# Evaluating the lambda expression $(𝜆𝑥𝑦.𝑥𝑥𝑦)(𝜆𝑥.𝑥𝑦)(𝜆𝑥.𝑥𝑧)$

In the book of Haskell Programming by C. Allen, at page 39, it is given the following lambda expression

$$(𝜆𝑥𝑦.𝑥𝑥𝑦)(𝜆𝑥.𝑥𝑦)(𝜆𝑥.𝑥𝑧)$$

According to me, this equals to by applying the left two expression as an input for the rightmost expression

$$(𝜆𝑥.𝑥𝑦)(𝜆𝑥.𝑥𝑦)(𝜆𝑥.𝑥𝑧) = (𝜆𝑥.𝑥𝑦)(𝜆𝑥.𝑥𝑧)y = (𝜆𝑥.𝑥𝑦)yz = yzy,$$

and if we read the main expression as

However, the book the result is (I did not understand the argument they provide) $$𝜆𝑧.𝑧,$$

so which one of us is correct ?

Edit:

Now, after reviewing my calculation, I have

\begin{align} (𝜆𝑥𝑦.𝑥𝑥𝑦)(𝜆𝑥.𝑥𝑦)(𝜆𝑥.𝑥𝑧) &= [(𝜆x(𝜆y.xxy))(𝜆a.ab)](𝜆c.cd) \\ &= (𝜆y.(𝜆a.ab)(𝜆a.ab)y)(𝜆c.cd) \\ &= (𝜆a.ab)(𝜆a.ab)(𝜆c.cd) \\ &= [(𝜆a.ab)(𝜆a.ab)](𝜆c.cd) \\ &= [(𝜆a.ab)b](𝜆c.cd) = bb(𝜆c.cd) \end{align}

however, this result does not make any sense, so where is the mistake that I'm doing in here ?

Edit 2:

• I see your mistake but my result does not coincide with the answer given in your book. Are you sure that the starting term and the result in the book are exactly as you wrote in the OP? Be careful of parentheses and names of variables. – Taroccoesbrocco Mar 18 '18 at 20:00
• Are you sure you wrote the expression correctly? The result I am getting is 11(λ12) (in De Bruijn indices, so that alpha conversions are unnecessary). Can you post the book's explanation? – ljedrz Mar 18 '18 at 20:02
• Why woudln't your result make sense? It's the correct one. – ljedrz Mar 18 '18 at 20:06
• @ljedrz I guess I was not expecting to get such a result, and when I got it, I did not think on it too much :) You are right, it is totally a valid result to get. – onurcanbektas Mar 18 '18 at 20:08
• @onurcanbektas - Pay attention that in your answer after your edit you are allowed to rename bound variables but your are not allowed to rename free variables. So, your answer should be $(yy)\lambda c.cz$, since $y$ and $z$ are free variables and you can't rename them. – Taroccoesbrocco Mar 18 '18 at 20:12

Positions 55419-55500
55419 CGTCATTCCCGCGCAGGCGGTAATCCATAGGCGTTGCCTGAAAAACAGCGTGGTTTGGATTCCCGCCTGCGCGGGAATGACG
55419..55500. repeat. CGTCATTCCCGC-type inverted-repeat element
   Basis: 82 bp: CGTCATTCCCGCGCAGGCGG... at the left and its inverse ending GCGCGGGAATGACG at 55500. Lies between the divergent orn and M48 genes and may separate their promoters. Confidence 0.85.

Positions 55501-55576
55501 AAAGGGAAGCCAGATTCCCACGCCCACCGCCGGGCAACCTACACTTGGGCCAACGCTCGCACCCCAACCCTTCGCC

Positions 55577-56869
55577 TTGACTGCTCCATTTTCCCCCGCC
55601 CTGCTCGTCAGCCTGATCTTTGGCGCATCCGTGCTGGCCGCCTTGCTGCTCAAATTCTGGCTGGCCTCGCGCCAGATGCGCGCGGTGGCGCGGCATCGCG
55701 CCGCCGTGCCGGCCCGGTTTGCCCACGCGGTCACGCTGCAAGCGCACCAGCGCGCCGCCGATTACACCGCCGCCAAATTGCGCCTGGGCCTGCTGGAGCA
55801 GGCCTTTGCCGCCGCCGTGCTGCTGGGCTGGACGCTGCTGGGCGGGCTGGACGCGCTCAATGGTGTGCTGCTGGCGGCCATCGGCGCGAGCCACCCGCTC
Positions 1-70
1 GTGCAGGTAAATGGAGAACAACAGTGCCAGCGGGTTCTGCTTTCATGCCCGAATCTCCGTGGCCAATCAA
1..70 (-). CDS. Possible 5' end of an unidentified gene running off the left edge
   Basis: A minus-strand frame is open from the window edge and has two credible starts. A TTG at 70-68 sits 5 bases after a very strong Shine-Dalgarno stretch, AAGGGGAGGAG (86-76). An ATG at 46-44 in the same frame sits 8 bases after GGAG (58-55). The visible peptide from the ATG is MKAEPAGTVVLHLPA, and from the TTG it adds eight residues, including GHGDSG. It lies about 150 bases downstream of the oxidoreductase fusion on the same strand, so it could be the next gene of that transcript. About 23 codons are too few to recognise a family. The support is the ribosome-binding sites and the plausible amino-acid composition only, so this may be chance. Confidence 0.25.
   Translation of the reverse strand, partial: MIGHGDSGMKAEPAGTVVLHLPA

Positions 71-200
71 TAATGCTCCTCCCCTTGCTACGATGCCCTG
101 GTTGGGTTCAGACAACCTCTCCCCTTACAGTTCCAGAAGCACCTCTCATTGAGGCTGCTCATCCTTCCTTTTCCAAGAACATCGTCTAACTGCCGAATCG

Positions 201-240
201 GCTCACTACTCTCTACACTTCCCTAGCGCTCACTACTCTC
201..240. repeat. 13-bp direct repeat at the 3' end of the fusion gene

Your error (in the OP before your edit) is that $xxy$ stands for $(xx)y$, since application is left-associative. So, when in $xxy$ you substitute $\lambda x.xy$ for $x$, and $\lambda x. xz$ for $y$, what you get is \begin{align}\tag{1} \big((\lambda x.xy)(\lambda x.xy)\big)\lambda x.xz \end{align} which cannot be reduced to $(\lambda x.xy)(\lambda x.xz)y$. On the contrary, $(1)$ reduces in the following way: \begin{align} \big((\lambda x.xy)(\lambda x.xy)\big)\lambda x.xz =_\beta \big((\lambda x.xy)y\big)\lambda x.xz =_\beta (yy)\lambda x. xz \end{align}

In the book, the term $\lambda z.z$ is the result of the evaluation of the term $(\lambda xyz.xz(yz))(\lambda mn.m)(\lambda p.p)$, which has nothing to do with the term $(\lambda xy.xxy)(\lambda x.xy)(\lambda x.xz)$, it is just a different and completely unrelated example.

It appears that the book first presents one example and then just moves to another one, as $(λxy.xxy)(λx.xy)(λx.xz)$ is not equivalent to $(λxyz.xz(yz))(λmn.m)(λp.p)$.

In order to not get confused with clashing variable names I prefer to use De Bruijn indices; the initial expression would then be:

$(λλ221)(λ12)(λ12)$

and it would reduce (with normal order) as follows:

$(λ(λ13)(λ13)1)(λ12)$

$(λ12)(λ12)(λ12)$

$(λ12)1(λ12)$

$11(λ12)$ - equivalent to your result, $bb(λc.cd)$